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Atrial Fibrillation can Often be Asymptomatic

by Bidita Debnath on January 20, 2018 at 11:57 PM
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 Atrial Fibrillation can Often be Asymptomatic

Little is known about the frequency of asymptomatic atrial fibrillation in patients, leading to difficulties in diagnosis and untreated risks for morbidity and mortality.

The occurrence of paroxysmal AF (PAF), in which the fibrillation event is intermittent, resolves without medical intervention and lasts for less than seven days, adds another layer of diagnostic complication. In a study published in the journal CHESTŪ, researchers found that asymptomatic PAF patients are more likely to be older, male, and have more comorbidities and a higher risk of stroke than symptomatic patients.

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In an analysis of a sustained AF (SAF) group, the prevalence of major comorbidities and stroke risk were comparable in both asymptomatic and symptomatic patients.

According to lead author Masahiro Esato, MD, PhD, of the Department of Arrhythmia, Ijinkai Takeda General Hospital, Japan, "Although asymptomatic AF is common in daily 'real-world' clinical practice, the relationship between patient characteristics/clinical outcomes and symptom presentation has not been consistent across studies and therefore remains controversial. Our study was designed to shed light on this relationship." He notes that no detailed recommendation for asymptomatic AF management has been described, even in the latest AF guidelines.
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Using data from the Fushimi AF Registry, a community-based prospective survey of patients with AF who visited the participating medical institutions in Fushimi-ku, Japan, researchers investigated the clinical characteristics and outcomes of asymptomatic and symptomatic patients with PAF (1,837 patients) and SAF (1,912 patients). In the PAF group, 689 were asymptomatic; while in the SAF group, 1,282 were asymptomatic. Median follow-up was 1,099 days.

Baseline clinical characteristics of all patients were collected, including a history of stroke or systemic embolism, heart failure, diabetes mellitus, heart failure, hypertension, and other medical conditions, as well as assessment stroke risk factor scores for patients with nonrheumatic atrial fibrillation. Use of oral anticoagulants and other drug therapies was also tracked.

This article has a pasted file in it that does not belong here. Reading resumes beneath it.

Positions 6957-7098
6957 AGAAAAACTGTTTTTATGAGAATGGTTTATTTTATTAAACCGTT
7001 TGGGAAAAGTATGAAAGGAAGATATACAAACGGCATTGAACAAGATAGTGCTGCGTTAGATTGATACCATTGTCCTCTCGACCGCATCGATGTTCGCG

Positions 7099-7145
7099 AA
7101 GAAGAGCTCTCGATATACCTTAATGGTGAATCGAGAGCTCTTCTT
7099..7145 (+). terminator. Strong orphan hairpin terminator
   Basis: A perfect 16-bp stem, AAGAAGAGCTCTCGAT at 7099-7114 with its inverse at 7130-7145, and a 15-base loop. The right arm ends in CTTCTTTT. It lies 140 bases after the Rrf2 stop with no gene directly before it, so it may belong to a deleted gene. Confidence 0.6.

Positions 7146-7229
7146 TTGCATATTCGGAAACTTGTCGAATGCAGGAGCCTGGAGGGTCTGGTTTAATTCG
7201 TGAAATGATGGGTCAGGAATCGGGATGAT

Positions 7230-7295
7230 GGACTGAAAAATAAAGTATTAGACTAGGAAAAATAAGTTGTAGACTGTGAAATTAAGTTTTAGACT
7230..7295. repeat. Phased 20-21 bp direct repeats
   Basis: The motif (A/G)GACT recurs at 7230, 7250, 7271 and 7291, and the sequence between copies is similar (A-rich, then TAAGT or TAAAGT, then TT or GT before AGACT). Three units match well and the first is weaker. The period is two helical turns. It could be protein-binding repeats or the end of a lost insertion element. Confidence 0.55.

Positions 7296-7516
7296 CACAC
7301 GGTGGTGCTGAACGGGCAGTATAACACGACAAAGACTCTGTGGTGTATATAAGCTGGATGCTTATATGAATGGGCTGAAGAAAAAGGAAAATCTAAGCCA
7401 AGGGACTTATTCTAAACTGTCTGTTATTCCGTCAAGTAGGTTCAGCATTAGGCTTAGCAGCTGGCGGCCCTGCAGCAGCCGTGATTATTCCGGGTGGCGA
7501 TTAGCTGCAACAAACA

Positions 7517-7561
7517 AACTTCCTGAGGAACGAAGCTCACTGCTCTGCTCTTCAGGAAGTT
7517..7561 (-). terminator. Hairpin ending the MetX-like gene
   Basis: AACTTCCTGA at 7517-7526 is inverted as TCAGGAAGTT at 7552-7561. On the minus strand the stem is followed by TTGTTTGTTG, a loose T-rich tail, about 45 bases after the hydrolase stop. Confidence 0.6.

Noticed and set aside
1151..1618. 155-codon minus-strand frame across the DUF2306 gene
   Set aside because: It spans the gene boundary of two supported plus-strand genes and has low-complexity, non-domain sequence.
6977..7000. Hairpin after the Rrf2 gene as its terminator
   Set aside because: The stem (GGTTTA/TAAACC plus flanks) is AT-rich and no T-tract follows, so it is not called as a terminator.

The clinical characteristics and outcomes of asymptomatic AF patients were different between the PAF and SAF groups. During the follow-up period, the investigators found that all-cause mortality was higher in asymptomatic than symptomatic patients but only in the PAF group. This study also found poorer clinical outcomes in asymptomatic patients compared with the clinical outcomes of symptomatic patients in the PAF group but not in the SAF group.

Although this study had several limitations, including its observational nature, data only drawn from an urban district in Japan, and other factors, the investigators maintain that useful lessons may be learned. "Despite these limitations, our study highlights the differences in the clinical profile and outcomes between asymptomatic and symptomatic patients in both the PAF and SAF groups," commented lead investigator Masaharu Akao, MD, PhD, of the Department of Cardiology, National Hospital Organization, Kyoto Medical Center, Kyoto, Japan. "The present data also showed that asymptomatic patients with PAF may not receive adequate treatment, and thus early detection and more intensive medical management of these patients are recommended."

Source: Eurekalert
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